Mint for life… (the secret of keeping supermarket mint alive)

If you’ve tried growing a pot of supermarket mint, you might have discovered that it usually looks sad and dies after a few weeks. (At least, that is what happened to my first attempts!).

But did you know that there is a super easy way to make supermarket mint grow, flourish and last for years?

Simply move it into a bigger pot with some good quality compost / growing media. A five litre (one gallon) bucket size is ideal to grow a big healthy mint plant. A one or two litre (quarter or half gallon) pot will also work.

This is a great project if you are starting to grow. All you need is a bucket, bag of compost and a supermarket mint plant.

Watch how to do this in this short three minute film – that also showcases a community growing project Vertical Veg is involved in.



Moving mint to a bigger pot beautifully illustrates a general rule of container growing: the bigger the pot, the bigger the crop.

How to keep your mint strong and healthy

Follow the advice in the film and your mint will grow happily for months. Use liquid seaweed or another liquid fertiliser once a month to help it grow strong and healthy. It will then die back over winter and magically reappear in the spring.

To keep it flourishing in year two, remove the mint from its pot. Then divide it into two or four and repot it in new compost. You now have extra mint plants for yourself or to give to your friends and neighbours. Do this every year, and one mint plant can last the rest of your life!

How to use your mint plant

One plant can give you delicious mint to make tea, cocktails, or add to salads, curries and sauces. Or one of these other 49 ways to use mint.

About Vertical Veg Street

The film shows a Greening Wingrove Project, Vertical Veg Street. This supports local residents to grow food in containers at the front of their home. Food growing workshops are run directly on the streets to make it easy for anyone to join in.

With thanks to all the people who starred in the film. And to those who contributed in so many different ways to the street events – by hosting a session, cooking food, supporting and growing plants for others….. and not forgetting street event attendee Andy Jones of Screenstation, for devising and making the #mint film. Thanks Andy! 



24 thoughts on “Mint for life… (the secret of keeping supermarket mint alive)”

    1. You can grow it inside or outside but it is normally easier to grow healthier plants outside as the light is much stronger. For moving outside, it is probably best to wait a few weeks until the weather is a bit warmer. Mint is quite hardy but your plant was probably first raised in a heated greenhouse so it won’t be adapted to the cold. I’d put it out when a warm spell is predicted at the end of March or in April sometime.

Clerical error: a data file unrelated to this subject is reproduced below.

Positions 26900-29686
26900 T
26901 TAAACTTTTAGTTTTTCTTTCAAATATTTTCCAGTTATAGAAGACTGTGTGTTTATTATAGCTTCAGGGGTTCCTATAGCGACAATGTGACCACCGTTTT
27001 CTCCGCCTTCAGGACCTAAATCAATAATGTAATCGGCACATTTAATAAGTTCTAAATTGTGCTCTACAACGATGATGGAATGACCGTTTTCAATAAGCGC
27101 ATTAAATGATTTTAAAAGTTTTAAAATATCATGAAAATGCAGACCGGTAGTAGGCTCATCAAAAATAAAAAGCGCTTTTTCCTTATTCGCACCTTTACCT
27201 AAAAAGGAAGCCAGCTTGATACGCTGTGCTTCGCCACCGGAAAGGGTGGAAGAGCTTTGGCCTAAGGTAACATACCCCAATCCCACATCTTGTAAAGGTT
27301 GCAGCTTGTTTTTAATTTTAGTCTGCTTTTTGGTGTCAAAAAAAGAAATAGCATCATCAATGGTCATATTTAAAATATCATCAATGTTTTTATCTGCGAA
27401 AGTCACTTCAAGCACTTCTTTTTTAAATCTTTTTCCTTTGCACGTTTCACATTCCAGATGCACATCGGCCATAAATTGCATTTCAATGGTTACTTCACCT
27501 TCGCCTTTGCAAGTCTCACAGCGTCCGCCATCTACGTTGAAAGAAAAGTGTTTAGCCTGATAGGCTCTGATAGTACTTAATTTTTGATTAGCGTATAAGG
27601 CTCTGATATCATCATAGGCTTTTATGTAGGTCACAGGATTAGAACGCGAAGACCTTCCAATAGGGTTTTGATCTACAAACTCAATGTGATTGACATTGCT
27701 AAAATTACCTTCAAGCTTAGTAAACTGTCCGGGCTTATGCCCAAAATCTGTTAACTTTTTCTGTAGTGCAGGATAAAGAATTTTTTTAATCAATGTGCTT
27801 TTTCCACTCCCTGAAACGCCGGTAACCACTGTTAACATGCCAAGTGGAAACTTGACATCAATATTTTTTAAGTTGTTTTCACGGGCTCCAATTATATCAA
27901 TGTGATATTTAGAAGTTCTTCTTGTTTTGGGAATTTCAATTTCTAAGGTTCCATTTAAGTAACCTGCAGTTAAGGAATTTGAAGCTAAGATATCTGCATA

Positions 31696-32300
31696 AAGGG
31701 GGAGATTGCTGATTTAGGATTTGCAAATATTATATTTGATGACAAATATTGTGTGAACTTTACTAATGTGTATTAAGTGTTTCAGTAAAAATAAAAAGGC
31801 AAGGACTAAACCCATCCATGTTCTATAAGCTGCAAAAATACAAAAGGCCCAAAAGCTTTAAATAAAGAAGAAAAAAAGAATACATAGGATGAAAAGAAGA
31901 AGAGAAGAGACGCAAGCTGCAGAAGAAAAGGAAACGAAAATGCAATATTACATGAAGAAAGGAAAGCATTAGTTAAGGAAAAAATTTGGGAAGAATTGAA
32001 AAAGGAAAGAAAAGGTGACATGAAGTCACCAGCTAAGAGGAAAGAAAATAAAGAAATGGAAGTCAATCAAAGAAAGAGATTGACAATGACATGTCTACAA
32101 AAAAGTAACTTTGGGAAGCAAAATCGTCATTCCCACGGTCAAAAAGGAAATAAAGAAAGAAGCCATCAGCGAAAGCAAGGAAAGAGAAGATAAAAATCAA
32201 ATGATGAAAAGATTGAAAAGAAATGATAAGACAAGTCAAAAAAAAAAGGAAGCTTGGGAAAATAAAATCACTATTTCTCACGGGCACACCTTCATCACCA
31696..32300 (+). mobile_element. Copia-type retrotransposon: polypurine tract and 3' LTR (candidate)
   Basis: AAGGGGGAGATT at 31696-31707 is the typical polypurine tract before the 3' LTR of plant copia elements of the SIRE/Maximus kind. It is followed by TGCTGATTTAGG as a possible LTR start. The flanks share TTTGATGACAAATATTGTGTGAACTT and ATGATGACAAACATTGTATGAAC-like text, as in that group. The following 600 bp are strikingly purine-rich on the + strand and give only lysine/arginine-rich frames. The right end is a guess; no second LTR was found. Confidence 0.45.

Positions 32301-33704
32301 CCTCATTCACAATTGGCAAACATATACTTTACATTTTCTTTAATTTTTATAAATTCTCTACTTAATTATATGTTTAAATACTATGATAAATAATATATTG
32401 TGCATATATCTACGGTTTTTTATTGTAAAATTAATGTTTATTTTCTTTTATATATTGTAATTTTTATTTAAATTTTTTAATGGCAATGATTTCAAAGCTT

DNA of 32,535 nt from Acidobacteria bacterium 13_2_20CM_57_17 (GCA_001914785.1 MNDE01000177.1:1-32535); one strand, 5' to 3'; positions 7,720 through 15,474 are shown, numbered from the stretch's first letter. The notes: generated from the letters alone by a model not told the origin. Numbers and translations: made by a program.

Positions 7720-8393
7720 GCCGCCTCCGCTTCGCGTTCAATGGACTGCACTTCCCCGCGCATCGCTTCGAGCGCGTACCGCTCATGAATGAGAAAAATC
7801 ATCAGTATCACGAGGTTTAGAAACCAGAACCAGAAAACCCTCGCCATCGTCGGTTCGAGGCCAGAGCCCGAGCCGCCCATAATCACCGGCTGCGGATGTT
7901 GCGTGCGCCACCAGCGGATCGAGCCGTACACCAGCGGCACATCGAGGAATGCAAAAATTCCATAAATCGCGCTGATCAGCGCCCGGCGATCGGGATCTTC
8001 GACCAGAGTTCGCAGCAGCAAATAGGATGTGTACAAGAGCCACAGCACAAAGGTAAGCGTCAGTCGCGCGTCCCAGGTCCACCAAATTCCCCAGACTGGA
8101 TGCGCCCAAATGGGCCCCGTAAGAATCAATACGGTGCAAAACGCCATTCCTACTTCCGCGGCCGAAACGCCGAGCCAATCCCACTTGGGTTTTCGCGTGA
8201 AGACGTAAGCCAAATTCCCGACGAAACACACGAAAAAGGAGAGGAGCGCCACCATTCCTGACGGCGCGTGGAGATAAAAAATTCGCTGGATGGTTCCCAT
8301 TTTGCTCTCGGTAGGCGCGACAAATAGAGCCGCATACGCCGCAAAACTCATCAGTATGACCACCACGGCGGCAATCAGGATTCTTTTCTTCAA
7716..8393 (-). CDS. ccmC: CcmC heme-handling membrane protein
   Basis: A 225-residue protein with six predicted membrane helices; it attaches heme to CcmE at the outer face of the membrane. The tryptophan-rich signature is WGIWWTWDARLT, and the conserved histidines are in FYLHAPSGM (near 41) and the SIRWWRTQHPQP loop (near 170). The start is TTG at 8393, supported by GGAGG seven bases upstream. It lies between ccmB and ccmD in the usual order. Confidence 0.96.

1. Good stuff, my friend. You’re sewing more than you realise with this work. It’s so important to make people aware of their abilities.

    1. Interesting question. I don’t know the answer, but my guess is that it probably varies from supermarket to supermarket – so you’d probably have to contact your supermarket to find out. There are many varieties and strains of mint – it often seems quite similar to a Moroccan mint. Can anyone else shed more light on this?

  2. Thanks Mark, informative and entertaining. Love to see folks eating well and wasting less.

    Would love to have some magic tips of growing Basil successfully (in England) – I’d love a great big pot of Basil in my Kitchen, but Basil is so delicate (not too much draft, water, sun etc etc) it’s tricky. Simon

    1. I’ve had success with basil doing the same as he did with mint. I did keep it indoors on a sunny window sill though

  3. Great work Mark. Hats off to your endavour . Love the way u made people get involved n bring them closer to nature.

    1. Hi, Nicki
      I had same trouble growing basil, no matter what I did I managed to kill it every single time. Then someone told me, that it just hates to be watered from the top. I began water it in the saucer only and this helped a lot ; )
      Outdoors I grow it in the sun, but close to the wall, under the roof hanger, so it does not get wet – success ; )

  4. I already have a big pot of supermarket mint, it’s done pretty well, and the plant itself was key to getting the little one to eat salads, he loves mint! Should be more encouragement like this for people too.

  5. Hi.
    I think mint is a great plant to start people on. Although i didn’t think it was possible to kill mint. I threw some away and a little bit went down the drain from the house. A month later I couldn’t see the drain, but it sure smelled better than it used to.

  6. What month would you recommend the reporting, i have a very large pot I inherited, but it has not done well this year, now i know it needs repotting should I do this before winter sets in or next year in speing

  7. This is brilliant! Just getting people off the streets involved in learning about growing plants, eating well and being healthy is a priceless education. MAssive thumbs up for what you’re achieving.

  8. Mark, you are ‘legend’ what a wonderful project!
    Loving the funkstar rap grooves in the background.
    Shine on!
    You spread so much good 😁

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